Wolf’s budget would restore bulk of funding for Delaware River Basin Commission

  • Susan Phillips
A view of the Delaware River from Morrisville, Pa.

Kim Paynter / WHYY

A view of the Delaware River from Morrisville, Pa.

In a reverse from the previous administration’s budget, Governor Tom Wolf’s proposed plan would restore much of Pennsylvania’s share of funding to the Delaware River Basin Commission. Former governor Tom Corbett had slashed in half Pennsylvania’s contribution to the multi-state commission in last year’s budget. Corbett cut the DRBC’s funding while maintaining funds to the Susquehanna River Basin Commission. Some speculated that the move was retribution for the DRBC’s continued moratorium on natural gas drilling in Pike and Wayne counties, which lie within the commission’s jurisdiction. Corbett was unsuccessful in convincing other members of the DRBC to lift the moratorium on gas drilling in the basin.

Wolf’s budget proposal includes $750,000 for the DRBC, a 73 percent increase over last year’s funding.

“We welcomed the news because it means we’re heading in the right direction from what we experienced the previous year,” DRBC spokesman Clarke Rupert told StateImpact. “But that’s still subject to the legislature.”

The Delaware River Basin Commission oversees water quality for the length of the Delaware river, and until New York Gov. Cuomo’s decision to ban fracking, the DRBC stood as one of the most cautious regulatory bodies when it comes to shale gas drilling. It’s governed by a compact signed back in 1961 by New York, New Jersey, Pennsylvania, Delaware and the federal government to protect the drinking water supplies for millions of residents of those states dependent on the river.

The five signatories made a tacit agreement in 1988 to contribute their “fair share.” Pennsylvania and New Jersey agreed to contribute 25 percent of the budget. Neither New Jersey or Pennsylvania’s state budget would fully fund its share, which is $893,000 a piece. New York has also recently fallen short of its contribution, which is 17.5 percent. Delaware consistently pays 12.5 percent, while the federal government agreed to a 20 percent share.

A thorn in the fiscal side of the DRBC is the federal government’s continued failure to pay. Through the Army Corps of Engineers, the federal government has contributed only once since 1996, when the DRBC, along with the SRBC and the Interstate Commission on the Potomac River Basin, became victims of Newt Gingrich’s “Contract with America,” a Republican led effort to reduce the size of government.

A drilling protest sign sits on the lawn of a home along the Delaware River. Opposition to drilling within the Delaware River basin is strong, and led to a stalemate among commissioners.

Susan Phillips / StateImpact Pennsylvania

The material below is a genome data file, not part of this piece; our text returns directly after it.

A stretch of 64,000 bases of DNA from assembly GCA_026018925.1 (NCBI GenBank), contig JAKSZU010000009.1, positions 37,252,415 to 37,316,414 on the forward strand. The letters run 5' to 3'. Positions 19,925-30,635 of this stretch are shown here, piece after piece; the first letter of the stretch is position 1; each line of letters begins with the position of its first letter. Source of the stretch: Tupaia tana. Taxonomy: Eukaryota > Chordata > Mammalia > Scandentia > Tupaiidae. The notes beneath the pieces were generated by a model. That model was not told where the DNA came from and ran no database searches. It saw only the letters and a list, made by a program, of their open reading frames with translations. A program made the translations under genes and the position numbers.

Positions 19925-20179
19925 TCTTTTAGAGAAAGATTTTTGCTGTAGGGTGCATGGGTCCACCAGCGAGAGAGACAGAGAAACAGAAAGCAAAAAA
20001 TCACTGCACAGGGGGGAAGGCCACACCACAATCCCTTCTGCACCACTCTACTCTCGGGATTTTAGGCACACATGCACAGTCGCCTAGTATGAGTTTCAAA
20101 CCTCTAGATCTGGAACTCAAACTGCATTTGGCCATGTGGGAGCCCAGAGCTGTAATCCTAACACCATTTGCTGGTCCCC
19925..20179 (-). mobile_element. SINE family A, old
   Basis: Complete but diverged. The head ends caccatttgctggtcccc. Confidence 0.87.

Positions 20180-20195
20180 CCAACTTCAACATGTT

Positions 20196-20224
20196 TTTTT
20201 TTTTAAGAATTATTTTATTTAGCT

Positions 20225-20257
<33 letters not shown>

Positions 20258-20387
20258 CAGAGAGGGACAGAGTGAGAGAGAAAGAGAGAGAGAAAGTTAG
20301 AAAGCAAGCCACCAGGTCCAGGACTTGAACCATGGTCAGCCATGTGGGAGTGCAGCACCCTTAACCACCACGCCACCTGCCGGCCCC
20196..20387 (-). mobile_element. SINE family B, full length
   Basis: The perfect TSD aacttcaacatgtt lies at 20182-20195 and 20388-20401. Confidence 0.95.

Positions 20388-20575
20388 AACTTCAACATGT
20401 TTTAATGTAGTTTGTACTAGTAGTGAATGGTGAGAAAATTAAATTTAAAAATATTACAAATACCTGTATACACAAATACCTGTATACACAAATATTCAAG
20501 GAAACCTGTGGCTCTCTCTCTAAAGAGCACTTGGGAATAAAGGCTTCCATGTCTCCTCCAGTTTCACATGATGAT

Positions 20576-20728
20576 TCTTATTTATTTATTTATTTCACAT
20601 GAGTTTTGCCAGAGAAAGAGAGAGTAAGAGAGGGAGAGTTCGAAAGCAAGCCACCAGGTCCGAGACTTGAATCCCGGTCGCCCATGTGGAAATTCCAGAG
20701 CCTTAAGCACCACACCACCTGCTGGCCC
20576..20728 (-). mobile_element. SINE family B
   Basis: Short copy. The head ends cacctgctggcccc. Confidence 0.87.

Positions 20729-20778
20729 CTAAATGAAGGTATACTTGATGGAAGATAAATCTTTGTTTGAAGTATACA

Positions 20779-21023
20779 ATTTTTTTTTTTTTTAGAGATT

A drilling protest sign sits on the lawn of a home along the Delaware River. Opposition to drilling within the Delaware River basin is strong, and led to a stalemate among commissioners.

Delaware, which in recent years has been the most consistent supporter of the DRBC both with funding and policy decisions, has led the effort to include the DRBC in the President’s budget. But Obama did not include money for the DRBC, or any river basin commission, in his latest proposal.

Delaware Senators Tom Carper and Chris Coons, both Democrats, did manage to add language to the Water Resources Reform and Development Act of 2014, which forces the Secretary of the Army to give an explanation as to why the funding was not allocated. The DRBC’s Rupert says so far, there’s been no explanation.

In the meantime, Rupert says the commission continues to be hamstrung by lack of funding.

“We’re not doing important planning activiites we would like to do,” said Rupert. “We need to be looking at our water supply decades into the future. We are responsible for half of the water supply to New York City. It’s not a sustainable position that we’re in.”

About 16 million people drink water from the Delaware River. Maya van Rossum, with the Delaware Riverkeeper Network says the restored funding is an important leadership step by Governor Wolf.

“In recent years Pennsylvania has been outright hostile toward the DRBC,” said van Rossum. “And that’s not just within the Corbett administration. In the Rendell administration we saw a level of opposition to efforts that would have strengthened protection for the Delaware River. [Wolf’s budget] is really a good sign for other members of the compact. And hopefully it will inspire the other states, and the federal government to restore their commitment to the DRBC.”

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